I’ve tried posting a few ads, the only drawback is that you have to be persistent and post almost daily to keep at the top (and read the rules before you start, you don’t want to get kicked out of this free advertising resource!).
eBay – I always thought most people started at eBay. However, online auctions attract “only” 24% of all Internet users. I guess Craigslist is blowing them away with their free to advertising. eBay’s percentage actually hasn’t increased over the years, but the total number of users has – representing a lot more potential buyers.
If you have been doing most of your advertising using Pay Per Click, it might be time to try out a few other resources. These are all relatively low-cost compared to PPC.
Your mileage may vary.
Google Hits Affiliates Hard
Google has sent Internet marketers – especially affiliates – into a uproar with their latest AdWords �summer cleaning.�
Over the past week, advertisers have literally been getting booted out of Google Adwords. That includes advertisers who spend more than 5 figures a month on AdWords. I’ve spoken with multiple super affiliates, and they are all in an uproar over what appears to be yet another “affiliate-unfriendly” move by Google.
I can�t say Google never warned us. They announced new algorithm changes in December of last year. But when advertisers started getting kicked out starting a week or so ago, it hit hard – like it came out of nowhere
An anonymous Affiliate Classroom contributor and PPC affiliates complains�
�I had an ad doing 6.7% CTR and have spent well over $150,000 on Google Adwords in the last 2 years � now they�re telling me that I need to increase my minimum bid for 300%! No way!�
So what is Google really up to? Have they gone the way of pure evil? Or is is this part of a larger and more complex agenda?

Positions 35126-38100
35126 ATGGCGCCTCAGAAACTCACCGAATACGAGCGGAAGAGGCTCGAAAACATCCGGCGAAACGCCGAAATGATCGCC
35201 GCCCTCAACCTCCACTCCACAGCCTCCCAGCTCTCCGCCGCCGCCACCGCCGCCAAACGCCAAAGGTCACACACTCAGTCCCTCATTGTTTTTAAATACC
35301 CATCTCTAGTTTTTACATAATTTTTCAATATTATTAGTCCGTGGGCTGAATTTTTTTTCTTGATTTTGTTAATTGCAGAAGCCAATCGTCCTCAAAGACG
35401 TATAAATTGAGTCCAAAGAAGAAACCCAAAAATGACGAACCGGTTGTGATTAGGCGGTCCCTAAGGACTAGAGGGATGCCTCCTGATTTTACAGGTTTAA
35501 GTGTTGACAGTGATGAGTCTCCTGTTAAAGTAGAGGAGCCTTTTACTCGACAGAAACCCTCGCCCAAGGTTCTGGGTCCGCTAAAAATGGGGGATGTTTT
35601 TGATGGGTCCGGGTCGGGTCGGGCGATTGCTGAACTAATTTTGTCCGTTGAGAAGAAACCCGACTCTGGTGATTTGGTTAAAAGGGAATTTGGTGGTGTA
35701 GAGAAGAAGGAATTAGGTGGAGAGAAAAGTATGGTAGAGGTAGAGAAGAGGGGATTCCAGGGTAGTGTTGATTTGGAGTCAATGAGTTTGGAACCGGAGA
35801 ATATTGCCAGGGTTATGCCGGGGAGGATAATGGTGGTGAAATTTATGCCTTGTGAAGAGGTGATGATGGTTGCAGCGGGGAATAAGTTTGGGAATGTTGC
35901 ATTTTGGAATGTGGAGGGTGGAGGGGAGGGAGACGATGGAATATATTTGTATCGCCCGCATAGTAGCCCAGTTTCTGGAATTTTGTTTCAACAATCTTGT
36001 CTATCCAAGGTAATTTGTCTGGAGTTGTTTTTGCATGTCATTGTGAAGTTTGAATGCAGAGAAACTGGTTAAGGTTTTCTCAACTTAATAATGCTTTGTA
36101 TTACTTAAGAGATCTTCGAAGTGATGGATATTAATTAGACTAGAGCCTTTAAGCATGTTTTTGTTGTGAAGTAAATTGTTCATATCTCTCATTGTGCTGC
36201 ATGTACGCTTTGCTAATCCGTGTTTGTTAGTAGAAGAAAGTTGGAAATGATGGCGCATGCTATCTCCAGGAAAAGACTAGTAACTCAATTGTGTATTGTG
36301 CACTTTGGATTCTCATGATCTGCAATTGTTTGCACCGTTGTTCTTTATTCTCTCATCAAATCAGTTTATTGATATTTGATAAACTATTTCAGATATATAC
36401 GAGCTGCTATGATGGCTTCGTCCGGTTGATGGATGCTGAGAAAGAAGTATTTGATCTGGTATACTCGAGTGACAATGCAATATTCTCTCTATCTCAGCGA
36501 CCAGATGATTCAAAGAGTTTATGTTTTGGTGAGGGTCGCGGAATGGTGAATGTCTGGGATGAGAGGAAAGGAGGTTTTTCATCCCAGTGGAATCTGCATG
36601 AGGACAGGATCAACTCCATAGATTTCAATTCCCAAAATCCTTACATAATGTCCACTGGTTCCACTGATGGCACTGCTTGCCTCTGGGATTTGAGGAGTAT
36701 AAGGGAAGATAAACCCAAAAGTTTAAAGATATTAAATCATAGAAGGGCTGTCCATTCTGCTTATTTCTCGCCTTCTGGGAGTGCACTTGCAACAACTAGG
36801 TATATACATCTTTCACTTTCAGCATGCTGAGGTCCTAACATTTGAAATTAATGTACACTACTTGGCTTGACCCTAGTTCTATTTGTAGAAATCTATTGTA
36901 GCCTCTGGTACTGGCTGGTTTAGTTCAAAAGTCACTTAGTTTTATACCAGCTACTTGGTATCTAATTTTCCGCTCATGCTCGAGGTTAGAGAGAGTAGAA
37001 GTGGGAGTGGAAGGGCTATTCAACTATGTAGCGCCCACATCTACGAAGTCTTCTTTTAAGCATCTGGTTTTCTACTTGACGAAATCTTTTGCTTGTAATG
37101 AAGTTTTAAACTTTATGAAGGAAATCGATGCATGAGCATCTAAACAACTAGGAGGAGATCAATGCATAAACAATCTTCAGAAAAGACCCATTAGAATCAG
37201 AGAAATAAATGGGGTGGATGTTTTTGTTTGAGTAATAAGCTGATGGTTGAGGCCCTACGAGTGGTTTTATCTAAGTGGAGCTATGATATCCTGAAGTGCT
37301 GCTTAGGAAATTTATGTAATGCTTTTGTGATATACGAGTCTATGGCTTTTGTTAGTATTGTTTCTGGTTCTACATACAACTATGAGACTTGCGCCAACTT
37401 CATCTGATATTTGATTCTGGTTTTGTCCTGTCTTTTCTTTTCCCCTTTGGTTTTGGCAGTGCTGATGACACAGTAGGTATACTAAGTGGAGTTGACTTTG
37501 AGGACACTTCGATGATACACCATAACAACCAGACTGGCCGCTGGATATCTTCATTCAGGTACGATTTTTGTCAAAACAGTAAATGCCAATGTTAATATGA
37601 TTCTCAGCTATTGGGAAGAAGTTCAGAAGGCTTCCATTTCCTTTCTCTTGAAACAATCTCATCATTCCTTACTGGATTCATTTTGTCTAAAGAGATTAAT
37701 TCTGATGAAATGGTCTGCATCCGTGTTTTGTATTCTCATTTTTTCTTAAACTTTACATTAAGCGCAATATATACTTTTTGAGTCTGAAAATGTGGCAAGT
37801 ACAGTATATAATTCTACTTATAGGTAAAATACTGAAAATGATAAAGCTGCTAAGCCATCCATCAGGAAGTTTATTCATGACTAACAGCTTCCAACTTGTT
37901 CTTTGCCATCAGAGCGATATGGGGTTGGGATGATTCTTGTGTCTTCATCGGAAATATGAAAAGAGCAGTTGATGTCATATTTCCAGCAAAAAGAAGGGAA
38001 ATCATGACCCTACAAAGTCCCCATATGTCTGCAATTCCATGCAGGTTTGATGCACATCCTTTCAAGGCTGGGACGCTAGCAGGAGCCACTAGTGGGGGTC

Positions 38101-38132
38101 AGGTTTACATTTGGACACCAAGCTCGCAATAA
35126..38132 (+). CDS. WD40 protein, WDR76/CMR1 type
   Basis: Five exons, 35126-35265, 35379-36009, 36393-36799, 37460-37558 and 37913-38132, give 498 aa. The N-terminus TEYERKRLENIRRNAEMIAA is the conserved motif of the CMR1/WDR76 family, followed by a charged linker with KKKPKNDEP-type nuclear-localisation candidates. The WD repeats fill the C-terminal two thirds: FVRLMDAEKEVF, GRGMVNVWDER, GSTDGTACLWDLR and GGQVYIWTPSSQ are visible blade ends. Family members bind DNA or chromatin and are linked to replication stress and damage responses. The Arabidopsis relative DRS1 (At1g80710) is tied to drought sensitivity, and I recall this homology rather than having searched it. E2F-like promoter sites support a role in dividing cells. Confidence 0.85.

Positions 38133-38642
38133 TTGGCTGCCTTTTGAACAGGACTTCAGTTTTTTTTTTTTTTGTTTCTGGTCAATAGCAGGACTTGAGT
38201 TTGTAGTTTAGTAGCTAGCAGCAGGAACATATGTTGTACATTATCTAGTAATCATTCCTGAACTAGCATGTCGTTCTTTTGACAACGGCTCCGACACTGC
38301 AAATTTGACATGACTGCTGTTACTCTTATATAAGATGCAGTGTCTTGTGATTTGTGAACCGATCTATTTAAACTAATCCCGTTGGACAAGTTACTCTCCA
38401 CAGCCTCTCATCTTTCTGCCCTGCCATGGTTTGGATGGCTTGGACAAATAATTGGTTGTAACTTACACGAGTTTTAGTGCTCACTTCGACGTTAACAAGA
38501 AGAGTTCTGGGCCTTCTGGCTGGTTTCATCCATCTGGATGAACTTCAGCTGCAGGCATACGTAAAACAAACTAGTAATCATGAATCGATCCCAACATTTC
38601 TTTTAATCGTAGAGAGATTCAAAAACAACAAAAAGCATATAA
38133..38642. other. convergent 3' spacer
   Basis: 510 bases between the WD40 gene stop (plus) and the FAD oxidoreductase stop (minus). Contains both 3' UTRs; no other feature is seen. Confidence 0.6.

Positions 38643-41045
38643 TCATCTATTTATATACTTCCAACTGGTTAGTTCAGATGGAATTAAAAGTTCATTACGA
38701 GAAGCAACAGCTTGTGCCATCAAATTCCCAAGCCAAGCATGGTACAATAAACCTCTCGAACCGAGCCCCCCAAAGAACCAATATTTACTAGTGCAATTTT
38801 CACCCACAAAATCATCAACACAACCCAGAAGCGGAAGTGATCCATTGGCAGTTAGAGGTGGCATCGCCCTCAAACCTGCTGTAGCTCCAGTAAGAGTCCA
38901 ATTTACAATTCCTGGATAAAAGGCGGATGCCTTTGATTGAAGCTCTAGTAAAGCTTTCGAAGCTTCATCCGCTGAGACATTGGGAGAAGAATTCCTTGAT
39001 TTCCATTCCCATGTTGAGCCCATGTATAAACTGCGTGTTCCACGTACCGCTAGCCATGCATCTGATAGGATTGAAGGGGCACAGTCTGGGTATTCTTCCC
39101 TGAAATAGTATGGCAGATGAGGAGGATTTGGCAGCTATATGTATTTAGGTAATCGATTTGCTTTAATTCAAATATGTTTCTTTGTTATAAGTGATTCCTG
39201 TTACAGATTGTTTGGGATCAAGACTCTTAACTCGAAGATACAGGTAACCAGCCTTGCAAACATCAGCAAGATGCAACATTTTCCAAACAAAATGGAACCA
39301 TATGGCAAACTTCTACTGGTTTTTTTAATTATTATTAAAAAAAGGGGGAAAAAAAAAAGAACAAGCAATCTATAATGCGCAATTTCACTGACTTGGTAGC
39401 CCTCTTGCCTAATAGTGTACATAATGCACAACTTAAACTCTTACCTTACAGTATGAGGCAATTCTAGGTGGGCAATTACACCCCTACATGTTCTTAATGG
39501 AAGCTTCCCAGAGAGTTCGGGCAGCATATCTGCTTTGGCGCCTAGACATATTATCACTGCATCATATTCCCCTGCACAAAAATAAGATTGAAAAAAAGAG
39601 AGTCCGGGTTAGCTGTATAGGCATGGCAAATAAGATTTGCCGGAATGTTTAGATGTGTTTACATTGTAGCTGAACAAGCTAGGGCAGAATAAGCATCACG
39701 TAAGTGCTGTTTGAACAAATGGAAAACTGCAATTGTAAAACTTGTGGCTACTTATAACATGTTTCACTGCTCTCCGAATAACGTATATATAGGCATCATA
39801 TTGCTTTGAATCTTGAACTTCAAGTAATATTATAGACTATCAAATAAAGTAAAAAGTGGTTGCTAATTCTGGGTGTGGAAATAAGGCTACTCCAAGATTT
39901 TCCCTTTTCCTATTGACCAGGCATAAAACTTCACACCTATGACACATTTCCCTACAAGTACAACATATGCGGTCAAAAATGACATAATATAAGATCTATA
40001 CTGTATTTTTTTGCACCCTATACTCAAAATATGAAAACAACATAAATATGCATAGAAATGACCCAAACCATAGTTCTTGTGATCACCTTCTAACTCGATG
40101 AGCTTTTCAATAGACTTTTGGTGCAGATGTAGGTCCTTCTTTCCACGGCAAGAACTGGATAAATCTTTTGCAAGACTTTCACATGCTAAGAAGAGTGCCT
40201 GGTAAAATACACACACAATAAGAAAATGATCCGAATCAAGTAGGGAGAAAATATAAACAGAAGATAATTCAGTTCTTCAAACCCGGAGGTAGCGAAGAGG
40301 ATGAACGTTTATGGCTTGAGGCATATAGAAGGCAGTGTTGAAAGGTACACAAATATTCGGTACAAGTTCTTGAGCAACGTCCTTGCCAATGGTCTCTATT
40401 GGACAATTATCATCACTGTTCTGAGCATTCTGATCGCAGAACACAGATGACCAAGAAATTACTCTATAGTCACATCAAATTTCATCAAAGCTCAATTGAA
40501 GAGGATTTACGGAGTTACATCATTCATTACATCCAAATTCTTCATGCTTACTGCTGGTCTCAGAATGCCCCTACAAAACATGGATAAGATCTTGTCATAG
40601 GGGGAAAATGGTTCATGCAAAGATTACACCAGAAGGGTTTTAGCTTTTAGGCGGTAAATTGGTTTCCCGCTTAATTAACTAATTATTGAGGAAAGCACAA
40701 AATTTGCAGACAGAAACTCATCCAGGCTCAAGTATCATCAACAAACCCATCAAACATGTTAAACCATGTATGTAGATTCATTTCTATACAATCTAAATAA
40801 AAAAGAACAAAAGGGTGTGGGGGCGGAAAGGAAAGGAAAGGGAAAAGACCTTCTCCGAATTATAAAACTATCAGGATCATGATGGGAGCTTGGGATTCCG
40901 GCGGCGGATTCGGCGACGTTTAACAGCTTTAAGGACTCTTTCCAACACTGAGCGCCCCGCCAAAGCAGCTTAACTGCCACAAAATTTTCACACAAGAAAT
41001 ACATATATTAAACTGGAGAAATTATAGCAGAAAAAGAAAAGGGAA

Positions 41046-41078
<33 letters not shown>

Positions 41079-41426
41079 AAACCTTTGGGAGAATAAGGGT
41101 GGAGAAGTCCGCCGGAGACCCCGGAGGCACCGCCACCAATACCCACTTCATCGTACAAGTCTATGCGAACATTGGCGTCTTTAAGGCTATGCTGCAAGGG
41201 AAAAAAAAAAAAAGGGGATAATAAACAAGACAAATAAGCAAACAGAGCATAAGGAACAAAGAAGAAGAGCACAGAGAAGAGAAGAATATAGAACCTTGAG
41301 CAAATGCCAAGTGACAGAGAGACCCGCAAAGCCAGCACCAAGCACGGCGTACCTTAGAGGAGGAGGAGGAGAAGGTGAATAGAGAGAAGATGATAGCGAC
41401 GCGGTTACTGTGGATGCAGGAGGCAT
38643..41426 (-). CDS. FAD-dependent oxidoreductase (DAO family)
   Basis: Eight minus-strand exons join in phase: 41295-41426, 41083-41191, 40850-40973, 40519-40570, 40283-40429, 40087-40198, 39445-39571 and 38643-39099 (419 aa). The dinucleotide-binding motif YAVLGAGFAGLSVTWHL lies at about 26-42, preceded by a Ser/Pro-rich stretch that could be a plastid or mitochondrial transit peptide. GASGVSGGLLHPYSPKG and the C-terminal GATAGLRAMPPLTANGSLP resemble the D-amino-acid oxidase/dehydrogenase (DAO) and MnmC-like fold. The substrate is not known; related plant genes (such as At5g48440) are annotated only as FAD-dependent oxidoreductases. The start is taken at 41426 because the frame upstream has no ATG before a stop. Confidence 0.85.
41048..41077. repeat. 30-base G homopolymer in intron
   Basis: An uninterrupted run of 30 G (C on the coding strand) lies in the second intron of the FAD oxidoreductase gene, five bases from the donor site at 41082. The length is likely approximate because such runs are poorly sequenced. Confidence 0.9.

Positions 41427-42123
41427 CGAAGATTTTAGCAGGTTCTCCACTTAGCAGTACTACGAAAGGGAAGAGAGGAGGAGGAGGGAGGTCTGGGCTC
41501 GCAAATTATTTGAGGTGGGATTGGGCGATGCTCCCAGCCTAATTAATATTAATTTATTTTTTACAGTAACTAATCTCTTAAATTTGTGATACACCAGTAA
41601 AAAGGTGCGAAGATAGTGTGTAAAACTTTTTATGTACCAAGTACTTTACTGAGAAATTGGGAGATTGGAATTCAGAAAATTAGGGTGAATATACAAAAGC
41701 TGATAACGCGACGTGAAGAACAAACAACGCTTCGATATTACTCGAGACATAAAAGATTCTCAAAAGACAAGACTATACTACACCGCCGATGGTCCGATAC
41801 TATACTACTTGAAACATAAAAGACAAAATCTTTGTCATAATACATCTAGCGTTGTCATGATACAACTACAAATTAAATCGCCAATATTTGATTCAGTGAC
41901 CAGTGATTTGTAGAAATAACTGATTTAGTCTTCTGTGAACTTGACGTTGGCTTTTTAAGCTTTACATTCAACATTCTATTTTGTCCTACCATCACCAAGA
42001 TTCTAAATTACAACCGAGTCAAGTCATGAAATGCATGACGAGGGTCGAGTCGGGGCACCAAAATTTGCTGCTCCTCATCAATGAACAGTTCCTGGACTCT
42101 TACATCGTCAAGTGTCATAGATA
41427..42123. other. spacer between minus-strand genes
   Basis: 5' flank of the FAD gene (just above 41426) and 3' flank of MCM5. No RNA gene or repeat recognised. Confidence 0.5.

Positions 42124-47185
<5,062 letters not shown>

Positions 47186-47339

Well, �I� firmly believe that they are up to something. Very recently our own, Eder Callejas posted that Google is testing the CPA revenue model. Given their latest changes and the sites that have been impacted the most, it seems that Google may be getting ready to do more than just �test� a CPA model.
The first of the landing pages that got the boot were lead generation pages � the sites that are just a small box with an opt-in box on them. Interesting�could it be that Google themselves wants to collect those leads and then sell the leads to us rather than let us just pay per click?
So the 4 main kinds of sites that seem impacted the most are:
1) Squeeze pages (landing pages whose sole purpose is to gather an email address in exchange for a free report)
2) One page sales letter websites
3) Adsense sites (particularly Adsense arbitrage sites)
4) Affiliate sites
More information on their landing page guidelines – https://adwords.google.com/select/siteguidelines.html
Bottom line is, since Google constantly says it’s trying to make the search experience better for their users, it must believe that landing pages provide a bad user experience. But is that true?